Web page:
image description

Maryland AG Frosh Brings Suit Against Man For Filing Long Term Insurance Claims On Dead Mother

November 25th, 2015 by WCBC Radio

Maryland Attorney General Brian E. Frosh announced today that a College Park man is facing criminal charges for allegedly filing dozens of fraudulent claims against a long-term care insurance policy purchased by his mother, collecting more than $80,000 after she died.

Gary Eugene Stewart, 49, was indicted by a Prince George’s County grand jury on 49 counts of insurance fraud, theft and theft scheme.

According to the indictment, Stewart became the legal guardian of his aging mother in 2011, managing her financial affairs and gaining access to her bank account. Beginning that year, he allegedly filed 31 claims against a long-term care insurance policy purchased by his mother from Genworth Life Insurance Company. Stewart sought reimbursement for in-home caregivers when his mother was residing in a care facility and had not received in-home care. He continued to file those claims after her death, according to allegations contained in the indictment.

Stewart allegedly deposited the money in his mother’s account which he controlled, then used the account for a variety of expenses, including purchases at Louis Vuitton, Gucci, Neiman Marcus and Victoria’s Secret, and trips to Miami and Puerto Rico.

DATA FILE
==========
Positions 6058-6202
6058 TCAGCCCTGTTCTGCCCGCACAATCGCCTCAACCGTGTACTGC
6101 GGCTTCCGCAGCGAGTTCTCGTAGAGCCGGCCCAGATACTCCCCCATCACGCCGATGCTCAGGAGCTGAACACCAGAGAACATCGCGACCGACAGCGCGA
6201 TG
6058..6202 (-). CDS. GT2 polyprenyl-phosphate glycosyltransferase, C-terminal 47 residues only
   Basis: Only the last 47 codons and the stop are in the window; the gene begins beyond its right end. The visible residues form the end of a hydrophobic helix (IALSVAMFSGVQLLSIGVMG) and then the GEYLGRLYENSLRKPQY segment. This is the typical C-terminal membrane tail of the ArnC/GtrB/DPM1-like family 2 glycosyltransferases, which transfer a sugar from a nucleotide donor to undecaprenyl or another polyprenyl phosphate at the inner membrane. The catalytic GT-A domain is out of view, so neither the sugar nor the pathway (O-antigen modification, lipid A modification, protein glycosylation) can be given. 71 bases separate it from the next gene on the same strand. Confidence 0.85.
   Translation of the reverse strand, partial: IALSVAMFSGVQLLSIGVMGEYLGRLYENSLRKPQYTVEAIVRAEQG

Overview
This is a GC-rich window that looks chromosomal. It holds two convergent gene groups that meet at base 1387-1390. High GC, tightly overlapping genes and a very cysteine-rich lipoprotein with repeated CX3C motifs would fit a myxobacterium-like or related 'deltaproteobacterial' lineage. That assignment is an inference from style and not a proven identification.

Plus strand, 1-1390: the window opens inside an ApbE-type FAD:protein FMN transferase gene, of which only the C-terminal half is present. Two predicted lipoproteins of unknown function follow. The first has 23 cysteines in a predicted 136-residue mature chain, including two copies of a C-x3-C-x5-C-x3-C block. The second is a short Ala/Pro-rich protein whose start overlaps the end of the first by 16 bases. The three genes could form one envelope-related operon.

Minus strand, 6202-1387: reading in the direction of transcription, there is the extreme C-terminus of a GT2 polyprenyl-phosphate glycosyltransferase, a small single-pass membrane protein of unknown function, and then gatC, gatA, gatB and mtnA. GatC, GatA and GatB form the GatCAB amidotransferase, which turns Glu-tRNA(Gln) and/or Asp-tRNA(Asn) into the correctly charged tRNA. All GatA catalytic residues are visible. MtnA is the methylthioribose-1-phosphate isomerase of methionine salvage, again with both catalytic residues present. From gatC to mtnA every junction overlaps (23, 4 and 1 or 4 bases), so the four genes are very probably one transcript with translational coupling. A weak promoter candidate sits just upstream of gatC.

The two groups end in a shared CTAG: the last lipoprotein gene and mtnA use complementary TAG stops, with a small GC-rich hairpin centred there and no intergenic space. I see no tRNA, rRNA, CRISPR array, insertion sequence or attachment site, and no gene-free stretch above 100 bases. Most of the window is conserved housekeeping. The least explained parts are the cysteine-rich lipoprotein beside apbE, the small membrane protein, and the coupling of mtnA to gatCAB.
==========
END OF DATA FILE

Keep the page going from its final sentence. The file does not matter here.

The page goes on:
According to the charges, Genworth allegedly lost more than $100,000 in the scheme, including nearly $82,500 that was paid out after the death of Stewart’s mother, Barbara Whittington, in December 2012.

“Through the thorough work of investigators, this disturbing alleged scheme came to light and is being prosecuted,” Attorney General Frosh said.

Attorney General Frosh thanked Assistant Attorney General Jerry Jones, and Maryland Insurance Administration investigators Thomas Zanfardino and J.C Hamilton for their work on the case.

Mr. Stewart has been charged with:

  • One count of felony theft scheme over $100,000;
  • 31 counts of insurance fraud over $300;
  • And 17 counts of theft between $1,000 and $10,000.

Leave a Reply

View Mobile Site